THE Ministry of Health and Child Care Permanent Secretary, Dr Agnes Mahomva has professed ignorance as to how much and when they will be disbursing their 2019 allocation towards the free blood initiative, a situation which poses a threat to the continuation of the program.
By Michael Gwarisa
In 2018, government committed to financing the free blood initiative through funding from the health levy which was introduced in 2017 under the then minister, Dr David Parirenyatwa’s administration.
However, indications on the ground are that since beginning of the year, no money has been disbursed to the National Blood Service of Zimbabwe (NBSZ) to facilitate the free blood initiative despite the fact that it is being financed locally from the health levy which has raked in ZWL63 million since inception in 2017.
In an interview with HealthTimes, Dr Mahomva cited the lack of foreign currency as the major delay behind the disbursement of their 2019 allocation to the NBSZ to subsidise the free blood program.
“It’s true, as government we support all these institutions that provide such services the challenge. The challenge that we have is more to do with forex.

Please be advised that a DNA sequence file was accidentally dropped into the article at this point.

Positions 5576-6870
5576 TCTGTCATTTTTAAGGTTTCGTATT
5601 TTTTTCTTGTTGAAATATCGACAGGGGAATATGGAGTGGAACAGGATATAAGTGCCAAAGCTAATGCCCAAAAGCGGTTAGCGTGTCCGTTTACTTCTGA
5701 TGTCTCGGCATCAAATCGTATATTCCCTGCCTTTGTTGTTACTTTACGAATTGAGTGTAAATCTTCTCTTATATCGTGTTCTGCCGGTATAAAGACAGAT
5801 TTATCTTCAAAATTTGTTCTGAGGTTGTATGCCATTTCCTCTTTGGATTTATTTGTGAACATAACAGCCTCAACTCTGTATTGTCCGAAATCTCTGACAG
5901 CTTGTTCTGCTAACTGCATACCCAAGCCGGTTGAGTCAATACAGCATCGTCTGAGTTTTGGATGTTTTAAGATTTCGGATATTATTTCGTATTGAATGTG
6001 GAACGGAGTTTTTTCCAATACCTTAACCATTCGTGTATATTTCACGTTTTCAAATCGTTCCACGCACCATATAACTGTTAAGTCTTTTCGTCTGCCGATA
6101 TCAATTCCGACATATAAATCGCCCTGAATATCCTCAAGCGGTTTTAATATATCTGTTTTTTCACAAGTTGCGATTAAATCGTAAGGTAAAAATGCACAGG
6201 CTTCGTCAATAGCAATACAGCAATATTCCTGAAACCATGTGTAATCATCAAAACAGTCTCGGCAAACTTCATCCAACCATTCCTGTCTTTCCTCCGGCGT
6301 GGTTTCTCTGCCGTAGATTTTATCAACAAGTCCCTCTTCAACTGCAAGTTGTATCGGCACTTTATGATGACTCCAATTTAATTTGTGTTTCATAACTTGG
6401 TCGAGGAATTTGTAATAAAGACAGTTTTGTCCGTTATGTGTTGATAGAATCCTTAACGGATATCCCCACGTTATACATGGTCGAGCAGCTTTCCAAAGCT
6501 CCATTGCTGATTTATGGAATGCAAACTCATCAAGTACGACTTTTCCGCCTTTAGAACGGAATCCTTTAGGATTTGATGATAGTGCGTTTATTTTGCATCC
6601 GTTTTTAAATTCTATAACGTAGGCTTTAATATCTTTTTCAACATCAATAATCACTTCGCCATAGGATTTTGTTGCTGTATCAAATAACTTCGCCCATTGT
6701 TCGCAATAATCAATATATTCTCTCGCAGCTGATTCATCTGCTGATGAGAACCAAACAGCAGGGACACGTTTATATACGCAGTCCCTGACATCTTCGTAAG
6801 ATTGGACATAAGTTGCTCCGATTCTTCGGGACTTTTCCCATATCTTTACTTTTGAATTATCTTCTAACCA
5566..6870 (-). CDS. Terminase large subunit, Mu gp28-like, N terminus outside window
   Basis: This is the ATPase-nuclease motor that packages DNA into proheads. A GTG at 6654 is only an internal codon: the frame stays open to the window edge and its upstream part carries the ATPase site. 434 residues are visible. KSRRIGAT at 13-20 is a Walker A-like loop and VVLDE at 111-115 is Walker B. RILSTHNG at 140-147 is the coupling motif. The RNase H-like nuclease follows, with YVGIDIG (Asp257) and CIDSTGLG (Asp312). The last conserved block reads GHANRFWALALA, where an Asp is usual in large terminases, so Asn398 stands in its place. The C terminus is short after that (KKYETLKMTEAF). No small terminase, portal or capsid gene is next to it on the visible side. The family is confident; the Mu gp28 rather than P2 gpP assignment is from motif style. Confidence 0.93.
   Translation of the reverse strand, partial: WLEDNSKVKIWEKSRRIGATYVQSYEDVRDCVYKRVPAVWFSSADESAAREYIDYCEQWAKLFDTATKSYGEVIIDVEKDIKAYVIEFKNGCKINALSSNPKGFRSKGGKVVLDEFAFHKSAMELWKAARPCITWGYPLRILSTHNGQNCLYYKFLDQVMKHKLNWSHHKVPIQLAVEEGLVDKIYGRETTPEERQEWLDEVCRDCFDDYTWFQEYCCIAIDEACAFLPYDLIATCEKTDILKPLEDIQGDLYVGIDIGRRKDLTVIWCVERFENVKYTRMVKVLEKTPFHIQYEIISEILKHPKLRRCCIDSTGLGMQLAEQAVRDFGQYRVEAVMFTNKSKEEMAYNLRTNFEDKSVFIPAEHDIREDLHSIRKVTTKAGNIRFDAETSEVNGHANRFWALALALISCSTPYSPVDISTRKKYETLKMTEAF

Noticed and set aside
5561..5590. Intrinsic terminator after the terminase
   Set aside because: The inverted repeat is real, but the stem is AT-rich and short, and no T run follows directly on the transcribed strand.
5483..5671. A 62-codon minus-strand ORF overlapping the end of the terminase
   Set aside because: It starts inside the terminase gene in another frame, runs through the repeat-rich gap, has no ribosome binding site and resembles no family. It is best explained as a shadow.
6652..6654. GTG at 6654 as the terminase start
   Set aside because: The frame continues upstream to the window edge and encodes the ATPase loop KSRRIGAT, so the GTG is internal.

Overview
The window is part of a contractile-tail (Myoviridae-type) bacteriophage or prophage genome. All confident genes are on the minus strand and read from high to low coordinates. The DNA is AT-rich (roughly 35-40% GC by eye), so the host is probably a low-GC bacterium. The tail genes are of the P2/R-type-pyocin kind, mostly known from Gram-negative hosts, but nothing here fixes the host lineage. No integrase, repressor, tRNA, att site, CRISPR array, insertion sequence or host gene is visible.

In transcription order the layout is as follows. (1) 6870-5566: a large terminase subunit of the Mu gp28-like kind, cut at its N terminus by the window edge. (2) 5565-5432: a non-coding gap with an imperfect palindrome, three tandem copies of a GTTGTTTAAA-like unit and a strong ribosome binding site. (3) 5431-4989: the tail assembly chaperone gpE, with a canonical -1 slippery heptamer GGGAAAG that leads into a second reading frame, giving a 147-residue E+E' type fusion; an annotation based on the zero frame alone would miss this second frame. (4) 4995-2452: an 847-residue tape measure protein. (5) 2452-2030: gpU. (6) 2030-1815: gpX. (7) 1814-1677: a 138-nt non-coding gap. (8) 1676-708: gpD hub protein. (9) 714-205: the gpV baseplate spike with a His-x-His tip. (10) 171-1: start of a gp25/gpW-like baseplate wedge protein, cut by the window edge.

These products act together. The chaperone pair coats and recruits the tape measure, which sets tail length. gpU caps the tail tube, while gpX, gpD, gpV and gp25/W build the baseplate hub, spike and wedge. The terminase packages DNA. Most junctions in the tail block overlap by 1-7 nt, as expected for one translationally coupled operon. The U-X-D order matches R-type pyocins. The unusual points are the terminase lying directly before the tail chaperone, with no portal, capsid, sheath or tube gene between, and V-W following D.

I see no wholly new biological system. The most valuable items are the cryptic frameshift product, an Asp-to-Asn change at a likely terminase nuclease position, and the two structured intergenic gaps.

“Some of the things that they do require foreign currency and some of it is beyond ourselves but we continue working with them and pushing them where we can inorder for them to be covered appropriately so that they do not run out of such a critical and essential commodity,” said Dr Mahomva.
Quizzed on how much they would allocate NBSZ for the year 2019, the perm sec however remained mum on the issue.
In 2018 the Zimbabwean Government injected a $4, 2 million subsidy into the NBSZ, bringing down the cost user fees of blood to $50 in January 2018.
“We might have some local currency but the commodities they require might need foreign currency so we work with those teams whether it’s NBSZ, National Aids Council (NAC). We work closely with the Reserve Bank of Zimbabwe (RBZ) and the powers that be to ensure that is all is provided in a timely fashion.
“We work as teams and we are appreciating the challenges that Zimbabwe is facing they are no two ways about. We will do the best we can to get that addressed.”
A survey conducted by HealthTimes in most health institutions indicate that hospitals are battling with the huge demand for blood and blood products and should government continue withholding funding for the program, the NBSZ could be incapacitated to continue delivering and meeting the demand.
Meanwhile, the NBSZ targets to collect 108, 405 units of blood in 2019 to beef up blood stocks. However, a number a obstacles stand in their way which include the persistent power outages which might force them to discard affected blood as well as the lack of government’s commitment to fulfil their side of the bargain.